(Editor's note: The following is a citizen's recollection on her days growing up at Spring Lake Park. The Chronicle Times will publish similar stories from time to time to spark readers' interest in the Spring Lake Park Yacht Club Committee's ongoing fund-raiser for a new Yacht Club to be built in the popular Cherokee Park. Marlene Kelly of Cherokee, penned this article.)
I cannot remember a time in my life when Spring Lake and Spring Lake Park were not a part of my 70 some years.
My Dad would take me swimming in Spring Lake, yes dirty old duck-infested Spring Lake. He would hold me by the crisscross on the back of my bathing suit so I could keep my head above the water. Thank goodness he gave me his love for water. (My Poor Mom was very afraid of the water & didn't like the outdoors.)
At that time the Lake was beautiful and spring fed, having been a gravel pit. You could walk through the water and feel the warm springs coming up to your feet. We were told it was cleaner than a pool since the sun shown on it every day. The lake would overflow to the river on the north side so there was fresh water from the springs and dirty water flowing to the river. Nice warm sandy beach on both sides of the bathhouse!
At that time there was a double tower to dive from and a raft floating on the water. I remember driving off the tower and coming up w/mud/silt that was about 10 or 12 feet down. Also coming up under the raft that was full of people and level with the water. There were a lot of nails coming through the wooden raft. What a scare that was! My bathing hat was full of holes from the nails. (Yes, I wore a rubber-bathing hat.)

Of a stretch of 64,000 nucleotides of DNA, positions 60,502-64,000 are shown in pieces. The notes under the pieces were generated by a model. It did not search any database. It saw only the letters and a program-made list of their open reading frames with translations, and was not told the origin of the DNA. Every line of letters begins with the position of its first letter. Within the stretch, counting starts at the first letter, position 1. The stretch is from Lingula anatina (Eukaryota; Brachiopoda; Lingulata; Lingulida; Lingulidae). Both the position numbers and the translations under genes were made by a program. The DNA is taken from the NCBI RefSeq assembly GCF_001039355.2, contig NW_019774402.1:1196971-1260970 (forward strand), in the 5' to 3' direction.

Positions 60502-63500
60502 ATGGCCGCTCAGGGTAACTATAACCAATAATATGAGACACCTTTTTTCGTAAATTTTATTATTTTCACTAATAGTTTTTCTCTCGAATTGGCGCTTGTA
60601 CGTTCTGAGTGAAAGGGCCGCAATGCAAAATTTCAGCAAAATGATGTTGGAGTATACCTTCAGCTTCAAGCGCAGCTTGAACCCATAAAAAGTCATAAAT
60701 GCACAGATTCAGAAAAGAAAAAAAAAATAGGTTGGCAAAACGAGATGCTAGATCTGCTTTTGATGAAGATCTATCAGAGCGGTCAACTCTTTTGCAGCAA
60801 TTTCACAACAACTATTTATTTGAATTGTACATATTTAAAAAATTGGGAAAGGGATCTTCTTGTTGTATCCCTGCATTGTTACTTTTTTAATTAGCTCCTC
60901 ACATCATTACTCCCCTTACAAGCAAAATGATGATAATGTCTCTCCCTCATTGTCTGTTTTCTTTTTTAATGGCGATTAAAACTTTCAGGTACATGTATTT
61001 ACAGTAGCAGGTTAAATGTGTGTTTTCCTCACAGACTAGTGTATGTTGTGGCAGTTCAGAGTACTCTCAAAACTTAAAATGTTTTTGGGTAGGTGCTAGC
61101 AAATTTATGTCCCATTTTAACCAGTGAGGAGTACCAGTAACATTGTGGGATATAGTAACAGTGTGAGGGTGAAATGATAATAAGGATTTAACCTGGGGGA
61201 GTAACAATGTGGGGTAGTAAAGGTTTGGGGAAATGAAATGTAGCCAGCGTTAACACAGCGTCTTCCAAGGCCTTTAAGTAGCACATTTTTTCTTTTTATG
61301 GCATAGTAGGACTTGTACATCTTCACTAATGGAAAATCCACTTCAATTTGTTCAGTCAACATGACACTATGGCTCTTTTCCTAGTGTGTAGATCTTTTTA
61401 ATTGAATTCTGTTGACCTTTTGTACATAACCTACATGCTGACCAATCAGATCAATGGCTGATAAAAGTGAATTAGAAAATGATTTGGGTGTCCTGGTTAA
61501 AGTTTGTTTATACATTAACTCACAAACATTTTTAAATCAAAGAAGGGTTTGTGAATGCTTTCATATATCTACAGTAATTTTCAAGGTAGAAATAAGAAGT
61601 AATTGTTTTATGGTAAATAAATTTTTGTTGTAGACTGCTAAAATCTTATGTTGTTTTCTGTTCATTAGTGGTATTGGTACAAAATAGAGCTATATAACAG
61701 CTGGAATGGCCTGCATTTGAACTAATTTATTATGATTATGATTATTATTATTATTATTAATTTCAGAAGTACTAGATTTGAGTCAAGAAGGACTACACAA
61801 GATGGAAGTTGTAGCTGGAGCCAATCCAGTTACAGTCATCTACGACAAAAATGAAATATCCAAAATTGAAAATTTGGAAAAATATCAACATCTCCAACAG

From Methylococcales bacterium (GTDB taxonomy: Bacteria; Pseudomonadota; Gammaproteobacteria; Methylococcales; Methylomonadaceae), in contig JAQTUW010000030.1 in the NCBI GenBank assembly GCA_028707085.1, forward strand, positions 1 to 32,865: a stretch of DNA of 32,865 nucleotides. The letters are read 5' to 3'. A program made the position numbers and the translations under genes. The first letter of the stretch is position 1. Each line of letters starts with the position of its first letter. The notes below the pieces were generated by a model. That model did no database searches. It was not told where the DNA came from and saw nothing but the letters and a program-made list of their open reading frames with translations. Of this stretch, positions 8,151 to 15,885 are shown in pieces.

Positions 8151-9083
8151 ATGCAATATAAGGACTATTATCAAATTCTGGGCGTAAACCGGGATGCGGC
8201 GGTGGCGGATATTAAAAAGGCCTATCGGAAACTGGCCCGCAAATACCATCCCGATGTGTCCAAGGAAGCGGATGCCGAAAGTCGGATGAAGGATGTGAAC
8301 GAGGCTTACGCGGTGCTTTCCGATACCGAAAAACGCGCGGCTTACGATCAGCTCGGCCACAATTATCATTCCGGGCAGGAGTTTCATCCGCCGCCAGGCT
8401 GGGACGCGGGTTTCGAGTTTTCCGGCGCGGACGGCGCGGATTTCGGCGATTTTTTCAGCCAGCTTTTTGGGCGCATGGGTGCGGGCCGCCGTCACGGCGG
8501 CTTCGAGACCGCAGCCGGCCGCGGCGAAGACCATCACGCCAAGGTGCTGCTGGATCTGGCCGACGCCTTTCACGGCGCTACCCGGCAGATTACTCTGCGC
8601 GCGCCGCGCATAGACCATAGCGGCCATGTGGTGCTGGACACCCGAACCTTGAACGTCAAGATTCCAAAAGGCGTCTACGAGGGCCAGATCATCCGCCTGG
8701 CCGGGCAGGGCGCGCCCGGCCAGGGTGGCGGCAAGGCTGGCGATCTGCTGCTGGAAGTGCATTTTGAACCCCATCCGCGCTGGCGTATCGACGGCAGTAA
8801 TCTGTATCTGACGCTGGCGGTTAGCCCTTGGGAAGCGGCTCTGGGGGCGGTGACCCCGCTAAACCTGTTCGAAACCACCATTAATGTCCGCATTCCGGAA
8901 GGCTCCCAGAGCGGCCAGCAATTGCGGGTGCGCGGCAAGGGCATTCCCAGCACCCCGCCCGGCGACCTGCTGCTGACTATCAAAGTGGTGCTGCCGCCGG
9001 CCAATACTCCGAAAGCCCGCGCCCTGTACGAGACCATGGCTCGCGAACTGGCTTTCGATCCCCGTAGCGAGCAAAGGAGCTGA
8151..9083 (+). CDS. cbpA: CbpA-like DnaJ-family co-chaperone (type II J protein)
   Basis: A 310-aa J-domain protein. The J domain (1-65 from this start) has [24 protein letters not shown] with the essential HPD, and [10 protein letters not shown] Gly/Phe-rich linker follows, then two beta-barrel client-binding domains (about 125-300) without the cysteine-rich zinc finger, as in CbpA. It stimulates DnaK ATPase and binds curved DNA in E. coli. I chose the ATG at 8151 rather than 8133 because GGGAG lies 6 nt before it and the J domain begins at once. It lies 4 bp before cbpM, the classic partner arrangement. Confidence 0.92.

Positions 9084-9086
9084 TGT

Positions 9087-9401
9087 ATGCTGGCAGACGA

One time I had someone on my shoulders and walked off the "ledge" (much deeper water) about at the end of the dock. There was a lifeguard seat on both the top of the tower and the dock.
Several friends and I would ride a truck into town after detasseling and walk straight to the Lake. What a joy that was after being in the cornfield all day! Yes truck, no bus. We did not even know what a "spot a pot" was!
I was lucky enough to get a job as a lifeguard during my high school years. We would give swimming lessons in the morning and take the rowboat down to the South end to eat our lunch. (I better not mention what the South end was called). It was always so beautiful and quiet with birds and flowers. At night I would work in the Cottage Ice Cream store for Louie Hausmann with my other love, ice cream. And also the American Theater for Dale Goldie.
I only had to jump in to drag two people out of the Lake. A small child that had gone beyond the dock and a very heavyset guy. I remember saying to him, "do not hang on to me around my neck!" He didn't! I also threw my sunglasses in the water; I was so excited to go get him out of the water.
The bathhouse was wooden and we cleaned it with a hose. People kept their clothes in baskets and wore the matching pins. One night after everyone was gone, we had a basket of clothes left over. OH OH! Just as we were trying to decide what to do, look for a body in the Lake?, the young man came back to get his clothes. THANK GOD! We told him NEVER DO THAT AGAIN!
My Dad took me and my children for weiner roasts and to feed bread to the ducks. I could go on and on about the reunions, birthday parties, our 40th anniversary, a Christmas weekend with each side of the family in the Yacht Club. Beautiful lake, snow, warm fireplace, cool picnics. THE NICEST PLACE in town to celebrate anything, winter or summer.